The first Monday in August recognises an important day within the Northern Territory, and one of the most fun celebrations – Picnic Day!
The public holiday, which is only celebrated in Northern Territory, commemorates the day when policies regarding Chinese indentured labourers were overturned. Many immigrants were taken over to Australia to boost the number of labourers, although these immigrants were frequently mislead, underpaid or even died in unsafe conditions aboard. Those who did survive could expect to do gruelling work for little money and to be socially isolated.
One particular group of Chinese people were used to build the part of the North Australian Railway, between Darwin and Larrimah – a gruelling task. In 1889 a reversal was made to the existing policy which meant that any Chinese “coolies” had the choice of either staying in Australia as free citizens or having the cost of their fare back to Hong Kong covered.
Instead of leaving, the vast majority went down to the Adelaide River and celebrated with a picnic. We remember that day as one that welcomed in some of the first free non-European settlers in Australia and of course there’s only one way to celebrate – with a picnic!
Steamed Pork Buns
These delicious treats can be made up ahead of time and eaten lukewarm later – preferably keep them just warm until ready!
- 2 tsps peanut oil
- 200g pork mince
- Third of a cup of hoi sin sauce
- 2 spring onions, sliced
- 1 tsp dried yeast (instant)
- 1 tbsp caster sugar
- 2/3 cup of warm water
- 1 ½ cups of plain flour
Start by heating up your wok over a very high heat and then add the oil. Swirl it around to code the base before adding the mince and cooking for 3 minutes while stirring.
Then add the hoi sin sauce and stir to completely cover the mince. Add your spring onions, stir well and then leave aside in a bowl to cool.
In another bowl, combine the yeast with two teaspoons of caster sugar and the same amount again of warm water. Cover with a plastic wrap and stand for ten minutes, or until you see bubbles.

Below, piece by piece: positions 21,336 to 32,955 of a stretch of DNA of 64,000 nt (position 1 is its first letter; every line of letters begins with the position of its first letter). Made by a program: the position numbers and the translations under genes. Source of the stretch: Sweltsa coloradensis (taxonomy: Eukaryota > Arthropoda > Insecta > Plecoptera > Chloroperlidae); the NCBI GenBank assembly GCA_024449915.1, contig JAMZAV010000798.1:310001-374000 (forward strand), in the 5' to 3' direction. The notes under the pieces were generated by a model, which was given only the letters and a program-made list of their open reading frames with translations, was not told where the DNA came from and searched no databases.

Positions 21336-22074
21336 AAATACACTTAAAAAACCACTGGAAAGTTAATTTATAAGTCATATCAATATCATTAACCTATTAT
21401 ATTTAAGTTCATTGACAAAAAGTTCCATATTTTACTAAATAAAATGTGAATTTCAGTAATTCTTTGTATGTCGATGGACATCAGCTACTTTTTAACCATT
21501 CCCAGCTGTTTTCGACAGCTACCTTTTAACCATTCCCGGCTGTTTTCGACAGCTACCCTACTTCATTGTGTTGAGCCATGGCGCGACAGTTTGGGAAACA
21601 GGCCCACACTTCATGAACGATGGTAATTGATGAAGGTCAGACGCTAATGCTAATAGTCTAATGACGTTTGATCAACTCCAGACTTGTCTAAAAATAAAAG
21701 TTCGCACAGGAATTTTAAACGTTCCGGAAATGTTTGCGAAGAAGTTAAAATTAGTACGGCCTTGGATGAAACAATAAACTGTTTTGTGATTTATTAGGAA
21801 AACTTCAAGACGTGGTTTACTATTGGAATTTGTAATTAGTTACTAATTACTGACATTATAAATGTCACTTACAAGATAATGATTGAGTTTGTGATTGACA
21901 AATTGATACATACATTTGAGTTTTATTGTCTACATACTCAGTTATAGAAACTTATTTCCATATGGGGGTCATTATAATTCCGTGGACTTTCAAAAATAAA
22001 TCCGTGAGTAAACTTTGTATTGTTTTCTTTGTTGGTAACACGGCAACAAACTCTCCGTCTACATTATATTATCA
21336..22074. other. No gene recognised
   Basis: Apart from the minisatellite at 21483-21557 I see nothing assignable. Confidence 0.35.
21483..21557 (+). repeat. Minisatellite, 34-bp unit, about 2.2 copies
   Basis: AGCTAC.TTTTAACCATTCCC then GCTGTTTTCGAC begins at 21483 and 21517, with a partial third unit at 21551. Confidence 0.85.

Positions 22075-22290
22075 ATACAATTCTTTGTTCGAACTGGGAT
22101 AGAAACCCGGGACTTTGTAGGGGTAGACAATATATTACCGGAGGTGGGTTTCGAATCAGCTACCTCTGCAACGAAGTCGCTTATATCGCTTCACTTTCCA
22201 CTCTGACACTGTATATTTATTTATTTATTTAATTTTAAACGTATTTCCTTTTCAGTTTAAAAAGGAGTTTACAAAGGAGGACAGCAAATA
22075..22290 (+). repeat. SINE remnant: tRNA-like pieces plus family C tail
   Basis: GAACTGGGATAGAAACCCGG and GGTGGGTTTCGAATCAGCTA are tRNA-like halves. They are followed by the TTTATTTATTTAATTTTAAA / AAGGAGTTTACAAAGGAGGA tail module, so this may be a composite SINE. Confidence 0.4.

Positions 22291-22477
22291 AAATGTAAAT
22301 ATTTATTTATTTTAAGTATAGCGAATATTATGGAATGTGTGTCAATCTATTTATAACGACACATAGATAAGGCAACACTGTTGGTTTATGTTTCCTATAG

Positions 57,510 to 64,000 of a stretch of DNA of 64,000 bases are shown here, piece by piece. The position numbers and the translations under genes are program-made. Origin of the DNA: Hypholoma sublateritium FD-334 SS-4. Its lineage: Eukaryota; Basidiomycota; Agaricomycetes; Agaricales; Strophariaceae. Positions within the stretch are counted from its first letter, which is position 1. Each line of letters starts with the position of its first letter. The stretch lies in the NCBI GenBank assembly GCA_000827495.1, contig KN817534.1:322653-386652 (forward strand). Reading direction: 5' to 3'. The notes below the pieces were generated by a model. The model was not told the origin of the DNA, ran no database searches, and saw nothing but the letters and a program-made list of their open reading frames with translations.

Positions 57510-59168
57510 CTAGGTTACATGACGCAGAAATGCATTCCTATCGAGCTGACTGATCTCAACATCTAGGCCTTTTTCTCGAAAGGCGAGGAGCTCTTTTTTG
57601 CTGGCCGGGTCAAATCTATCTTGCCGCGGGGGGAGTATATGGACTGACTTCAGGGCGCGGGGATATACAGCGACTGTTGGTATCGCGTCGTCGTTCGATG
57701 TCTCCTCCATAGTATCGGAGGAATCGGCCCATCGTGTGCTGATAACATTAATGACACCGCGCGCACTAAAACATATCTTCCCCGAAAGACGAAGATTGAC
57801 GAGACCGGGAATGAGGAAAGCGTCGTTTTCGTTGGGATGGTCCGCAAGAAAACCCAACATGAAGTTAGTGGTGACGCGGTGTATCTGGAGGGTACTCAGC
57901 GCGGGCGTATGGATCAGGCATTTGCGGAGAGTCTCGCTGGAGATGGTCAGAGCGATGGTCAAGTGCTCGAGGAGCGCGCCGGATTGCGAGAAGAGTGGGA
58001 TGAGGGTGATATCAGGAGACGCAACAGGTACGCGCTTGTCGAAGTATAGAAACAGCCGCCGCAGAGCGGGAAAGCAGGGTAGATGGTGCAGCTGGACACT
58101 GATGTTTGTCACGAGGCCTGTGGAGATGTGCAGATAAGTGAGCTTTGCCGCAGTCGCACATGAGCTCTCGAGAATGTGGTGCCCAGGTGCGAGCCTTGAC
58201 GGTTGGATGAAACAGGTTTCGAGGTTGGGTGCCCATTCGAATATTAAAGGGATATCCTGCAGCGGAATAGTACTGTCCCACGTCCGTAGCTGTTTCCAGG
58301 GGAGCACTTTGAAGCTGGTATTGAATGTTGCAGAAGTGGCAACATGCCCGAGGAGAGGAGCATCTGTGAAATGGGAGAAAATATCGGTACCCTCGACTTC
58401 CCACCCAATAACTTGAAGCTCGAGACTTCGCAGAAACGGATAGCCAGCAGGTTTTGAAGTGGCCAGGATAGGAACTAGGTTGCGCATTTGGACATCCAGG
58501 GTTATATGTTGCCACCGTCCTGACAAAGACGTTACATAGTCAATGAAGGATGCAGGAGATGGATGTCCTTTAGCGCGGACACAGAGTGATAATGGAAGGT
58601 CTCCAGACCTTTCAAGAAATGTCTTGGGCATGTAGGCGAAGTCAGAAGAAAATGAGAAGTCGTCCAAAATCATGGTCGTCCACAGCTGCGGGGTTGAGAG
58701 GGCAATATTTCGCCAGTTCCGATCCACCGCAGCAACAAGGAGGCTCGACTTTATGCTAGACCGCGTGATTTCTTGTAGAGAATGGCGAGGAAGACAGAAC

In yet another bowl, place the flour. Add to it the yeast mix as well as the rest of the sugar and water and stir to make a soft dough (add more water if necessary).
Turn the dough onto a floured surface and knead until smooth. Roll into a long sausage shape, trim the ends and then cut into 2cm thick portions.
Push one portion of the dough out into a disc, placing two teaspoons of the mince mixture in the middle. Pull all the edges up and together, then pinch to seal. Do the same with all of these dough portions, cover them loosely with a towel and leave for half an hour.
Pierce holes in the baking paper and then steam the buns for 12-15 minutes each until they look puffed up!
- Shredded red cabbage
- Shredded carrot
- Bok choy with leaves
- Mung bean sprouts
- 2 tbsps olive oil
- ¼ cup of rice vinegar
- ¾ tsp sesame seed oil
- Coriander leaves to garnish
Wash all of the vegetables and then dry them. Shred anything that needs to be shredded and take out the bok choy. Cut the stalks of these diagonally, but cut the leaves straight. Put all of the vegetables including the bean sprouts in a large bowl, all mixed together.
Stir together the olive oil, rice vinegar and sesame seed oil.
Put the dressing in the bottom of the bowl and add the rest of your ingredients, mixing in very well.
Once mixed, top with coriander!
And to add a little more protein to your meal, try these:
Black Tea Boiled Eggs
- Half a dozen eggs
- 3 ½ cups cold water
- 1 tsp salt
- 2 tbsp soy sauce
- ½ cup black tea, ready-breed
- 2 star anise
- 1 cinnamon stick
Put the eggs in a saucepan of water with at least half an inch of water over them. Cover and bring to hard boil and then take the saucepan off the heat and leave the eggs to sit for 15-20 minutes.
Tap the eggs all over gently with the back of a spoon being careful not to break the shell completely but just crack it all over.
Bring the water back up to boil and add all of the other ingredients to the pan, breaking up the star anise as you do.
Add the eggs back in and simmer for two hours, stirring occasionally. At the end of this time, turn the heat off. The eggs can stay in the hot liquid until you’re ready to pack them up for a snack – then eat cold.
Enjoy a delicious Chinese-inspired picnic – even if you don’t live in the Northern Territory, we can all appreciate the freedom we enjoy.